And that could still happen, of course--they are all too aware of it. Mayor Bloomberg leaves office on January 1st, 2010. His successor will have his or her own agendas, and would be fully empowered to reallocate the parks funds to fund them. This was discussed openly and honestly at the community board meetings. They are very much in a 'use it or lose it' situation, and they very much prefer the first alternative. They are going to try and break ground on Phase 1 projects no later than 2009. To expect otherwise would be unrealistic.
So what is realistic?
Their first priority is to increase usage of these parks. The first and most important way to do that is to improve access to them. Most citizens who participated in their meetings agreed this was a good idea. Therefore, we can expect money to be spent on improving all the existing access points--possibly adding new ones as well, but that would be substantially more expensive (exponentially more expensive in the case of the "Canopy Treetop Pedestrian Walkway"), and isn't likely to be included in the Phase 1 part of the plan. Dog owners benefit as much from improved access as anyone else--but will be inconvenienced like everyone else by having access points we already find convenient shut down for long periods of time, while they are being improved.
They are planning to add a new bathroom facility in Fort Washington Park, near 155th Street. Not really needed, but potentially a good idea--unclear whether it will be open any more often than the existing bathrooms by the tennis courts. Not terribly relevant to our dogs--as long as we're allowed to bring them inside with us. It would certainly be a nice gesture if they included a dog-friendly water fountain. I don't think anybody has suggested that as of yet.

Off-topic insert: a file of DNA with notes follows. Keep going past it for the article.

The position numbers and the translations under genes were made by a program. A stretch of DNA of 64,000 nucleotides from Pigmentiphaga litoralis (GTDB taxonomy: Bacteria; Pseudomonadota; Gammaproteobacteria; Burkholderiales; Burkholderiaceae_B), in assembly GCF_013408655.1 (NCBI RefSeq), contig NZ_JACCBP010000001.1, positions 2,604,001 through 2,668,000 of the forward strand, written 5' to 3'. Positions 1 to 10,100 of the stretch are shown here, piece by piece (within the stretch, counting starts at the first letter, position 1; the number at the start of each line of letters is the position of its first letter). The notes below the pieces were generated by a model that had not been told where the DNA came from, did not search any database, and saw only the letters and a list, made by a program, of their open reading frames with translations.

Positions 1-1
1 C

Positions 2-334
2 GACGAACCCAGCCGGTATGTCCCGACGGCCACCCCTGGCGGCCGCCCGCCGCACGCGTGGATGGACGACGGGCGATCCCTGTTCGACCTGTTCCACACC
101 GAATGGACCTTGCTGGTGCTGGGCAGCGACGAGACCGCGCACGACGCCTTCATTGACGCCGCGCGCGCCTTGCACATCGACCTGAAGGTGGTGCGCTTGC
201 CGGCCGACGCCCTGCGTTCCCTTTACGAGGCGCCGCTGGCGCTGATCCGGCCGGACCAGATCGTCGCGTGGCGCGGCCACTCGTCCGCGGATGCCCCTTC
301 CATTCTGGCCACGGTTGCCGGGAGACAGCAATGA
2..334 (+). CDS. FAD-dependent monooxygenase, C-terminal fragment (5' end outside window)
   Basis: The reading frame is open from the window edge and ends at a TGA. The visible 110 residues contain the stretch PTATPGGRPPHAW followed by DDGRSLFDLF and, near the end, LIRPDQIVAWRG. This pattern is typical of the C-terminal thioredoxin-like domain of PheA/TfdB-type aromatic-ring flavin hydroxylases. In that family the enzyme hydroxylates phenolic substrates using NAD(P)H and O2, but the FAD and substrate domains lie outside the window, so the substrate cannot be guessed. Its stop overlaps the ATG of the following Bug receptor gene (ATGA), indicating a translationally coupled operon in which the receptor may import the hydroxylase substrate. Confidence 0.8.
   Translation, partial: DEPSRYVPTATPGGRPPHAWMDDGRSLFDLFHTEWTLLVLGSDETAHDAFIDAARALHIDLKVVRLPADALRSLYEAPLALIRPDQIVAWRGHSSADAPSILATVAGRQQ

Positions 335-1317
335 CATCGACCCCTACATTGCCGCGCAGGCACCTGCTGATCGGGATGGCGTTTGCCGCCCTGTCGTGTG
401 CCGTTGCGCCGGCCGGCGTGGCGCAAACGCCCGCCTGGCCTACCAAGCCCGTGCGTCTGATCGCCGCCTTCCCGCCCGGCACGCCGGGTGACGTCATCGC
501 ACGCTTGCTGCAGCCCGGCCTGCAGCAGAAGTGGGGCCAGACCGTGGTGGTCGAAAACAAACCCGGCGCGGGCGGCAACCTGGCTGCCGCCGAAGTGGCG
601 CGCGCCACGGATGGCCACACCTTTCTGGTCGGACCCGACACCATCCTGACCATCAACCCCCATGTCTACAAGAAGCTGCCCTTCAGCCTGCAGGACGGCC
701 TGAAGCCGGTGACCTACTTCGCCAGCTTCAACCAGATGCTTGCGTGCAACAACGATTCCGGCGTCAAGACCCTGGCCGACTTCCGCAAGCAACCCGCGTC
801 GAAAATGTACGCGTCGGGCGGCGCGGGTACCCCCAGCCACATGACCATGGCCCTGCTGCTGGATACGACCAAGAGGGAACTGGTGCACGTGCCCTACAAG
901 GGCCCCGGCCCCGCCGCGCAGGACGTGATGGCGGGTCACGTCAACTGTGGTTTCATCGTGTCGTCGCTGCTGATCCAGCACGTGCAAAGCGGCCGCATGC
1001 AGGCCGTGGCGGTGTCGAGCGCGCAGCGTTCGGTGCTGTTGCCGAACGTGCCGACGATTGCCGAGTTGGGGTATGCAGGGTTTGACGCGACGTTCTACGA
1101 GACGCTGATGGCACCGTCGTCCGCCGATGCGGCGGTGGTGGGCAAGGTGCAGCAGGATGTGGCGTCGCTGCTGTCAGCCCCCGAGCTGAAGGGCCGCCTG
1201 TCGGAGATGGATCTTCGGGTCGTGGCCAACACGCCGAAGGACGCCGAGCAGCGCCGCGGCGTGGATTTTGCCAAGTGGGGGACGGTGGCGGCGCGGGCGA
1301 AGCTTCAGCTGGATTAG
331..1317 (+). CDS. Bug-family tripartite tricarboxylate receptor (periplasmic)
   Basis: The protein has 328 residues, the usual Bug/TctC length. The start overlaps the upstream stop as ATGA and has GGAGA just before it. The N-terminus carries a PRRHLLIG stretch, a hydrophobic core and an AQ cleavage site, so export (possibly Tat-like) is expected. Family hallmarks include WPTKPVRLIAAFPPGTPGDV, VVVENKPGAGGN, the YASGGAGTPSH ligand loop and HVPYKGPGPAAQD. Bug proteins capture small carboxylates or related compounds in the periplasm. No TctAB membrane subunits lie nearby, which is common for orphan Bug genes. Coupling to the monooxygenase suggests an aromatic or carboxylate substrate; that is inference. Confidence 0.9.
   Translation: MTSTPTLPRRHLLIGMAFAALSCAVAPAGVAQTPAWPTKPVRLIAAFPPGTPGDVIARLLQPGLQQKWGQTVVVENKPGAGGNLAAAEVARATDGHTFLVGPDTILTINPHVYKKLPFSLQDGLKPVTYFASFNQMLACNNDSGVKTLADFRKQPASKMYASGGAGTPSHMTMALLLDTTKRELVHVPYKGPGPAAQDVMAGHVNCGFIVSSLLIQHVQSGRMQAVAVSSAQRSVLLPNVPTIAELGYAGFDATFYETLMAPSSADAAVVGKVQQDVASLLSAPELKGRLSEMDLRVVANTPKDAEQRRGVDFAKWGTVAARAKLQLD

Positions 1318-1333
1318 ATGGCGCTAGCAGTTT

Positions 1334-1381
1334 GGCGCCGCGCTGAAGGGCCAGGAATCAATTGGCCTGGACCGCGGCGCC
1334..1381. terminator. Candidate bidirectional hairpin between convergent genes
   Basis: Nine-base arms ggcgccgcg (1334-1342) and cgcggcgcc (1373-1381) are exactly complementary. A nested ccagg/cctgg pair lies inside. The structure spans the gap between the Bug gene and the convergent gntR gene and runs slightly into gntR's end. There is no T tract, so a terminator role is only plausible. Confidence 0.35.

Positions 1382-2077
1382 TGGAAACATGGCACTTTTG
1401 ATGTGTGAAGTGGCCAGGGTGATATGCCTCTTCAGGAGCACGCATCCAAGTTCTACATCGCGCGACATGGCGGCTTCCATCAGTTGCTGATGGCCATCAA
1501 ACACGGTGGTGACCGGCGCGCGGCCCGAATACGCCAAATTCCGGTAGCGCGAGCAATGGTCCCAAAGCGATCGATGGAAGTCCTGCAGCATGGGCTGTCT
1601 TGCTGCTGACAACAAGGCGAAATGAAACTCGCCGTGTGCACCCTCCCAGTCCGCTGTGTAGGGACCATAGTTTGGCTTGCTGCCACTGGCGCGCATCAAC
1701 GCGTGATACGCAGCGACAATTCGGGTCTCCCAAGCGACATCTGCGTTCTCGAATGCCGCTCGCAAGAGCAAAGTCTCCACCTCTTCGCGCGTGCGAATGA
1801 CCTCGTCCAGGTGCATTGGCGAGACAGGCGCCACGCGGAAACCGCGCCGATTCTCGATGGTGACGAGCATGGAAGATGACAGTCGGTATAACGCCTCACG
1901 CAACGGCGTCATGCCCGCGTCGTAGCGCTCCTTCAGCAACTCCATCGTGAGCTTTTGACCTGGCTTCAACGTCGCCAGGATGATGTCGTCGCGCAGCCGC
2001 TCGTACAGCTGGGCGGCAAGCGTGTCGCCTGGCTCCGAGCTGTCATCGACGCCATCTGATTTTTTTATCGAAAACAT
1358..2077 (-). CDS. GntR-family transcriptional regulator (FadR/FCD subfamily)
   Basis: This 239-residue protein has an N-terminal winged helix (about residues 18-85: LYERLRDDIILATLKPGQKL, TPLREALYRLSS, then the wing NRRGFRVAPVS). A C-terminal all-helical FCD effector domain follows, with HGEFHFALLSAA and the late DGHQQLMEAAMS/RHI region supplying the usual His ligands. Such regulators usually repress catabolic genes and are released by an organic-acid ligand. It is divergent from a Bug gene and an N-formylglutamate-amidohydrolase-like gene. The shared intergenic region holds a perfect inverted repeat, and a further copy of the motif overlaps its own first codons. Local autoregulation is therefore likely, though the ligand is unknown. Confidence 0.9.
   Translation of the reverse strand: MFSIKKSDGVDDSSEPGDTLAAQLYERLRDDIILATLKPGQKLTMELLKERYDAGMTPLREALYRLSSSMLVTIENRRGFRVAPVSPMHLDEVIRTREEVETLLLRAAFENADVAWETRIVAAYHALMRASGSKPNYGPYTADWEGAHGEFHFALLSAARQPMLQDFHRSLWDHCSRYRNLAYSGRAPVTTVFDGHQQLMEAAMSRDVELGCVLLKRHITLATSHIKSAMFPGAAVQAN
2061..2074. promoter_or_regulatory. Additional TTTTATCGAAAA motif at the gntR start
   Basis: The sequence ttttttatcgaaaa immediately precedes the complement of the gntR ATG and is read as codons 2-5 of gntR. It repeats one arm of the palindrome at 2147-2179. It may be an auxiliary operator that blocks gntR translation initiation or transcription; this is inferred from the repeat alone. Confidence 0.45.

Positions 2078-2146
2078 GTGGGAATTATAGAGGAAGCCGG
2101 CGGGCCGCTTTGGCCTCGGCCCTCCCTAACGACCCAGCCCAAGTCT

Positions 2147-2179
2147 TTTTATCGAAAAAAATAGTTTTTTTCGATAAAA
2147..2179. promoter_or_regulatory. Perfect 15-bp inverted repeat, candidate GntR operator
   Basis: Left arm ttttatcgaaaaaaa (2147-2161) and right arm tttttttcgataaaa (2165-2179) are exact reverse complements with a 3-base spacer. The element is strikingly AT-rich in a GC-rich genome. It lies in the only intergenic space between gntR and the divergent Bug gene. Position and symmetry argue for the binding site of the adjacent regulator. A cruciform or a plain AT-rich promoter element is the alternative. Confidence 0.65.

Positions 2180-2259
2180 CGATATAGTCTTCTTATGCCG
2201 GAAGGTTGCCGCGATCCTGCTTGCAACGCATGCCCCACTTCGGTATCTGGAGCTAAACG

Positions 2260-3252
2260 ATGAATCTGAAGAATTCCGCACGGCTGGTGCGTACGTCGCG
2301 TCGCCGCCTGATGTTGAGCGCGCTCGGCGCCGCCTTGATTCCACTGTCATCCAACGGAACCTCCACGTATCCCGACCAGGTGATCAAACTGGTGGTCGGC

Far more interesting (and expensive) is the proposed creation of new trails, which would link into existing ones--we could, potentially, end up being able to walk inside the park, mainly in the shade, all the way to Fort Tryon Park and points beyond. Some of these trails would extend the Manhattan Riverfront Greenway, and would thus be shared with bicycles--but one trail, extending north of the bridge, would be wood chipped, and seemingly ideal for nature hikes, with and without dogs. Put me in the "I'll believe it when I see it" group for that. It's the only real improvement I see in the improvements plan, but it would cost a lot, and is likely to be put off until further funds become available.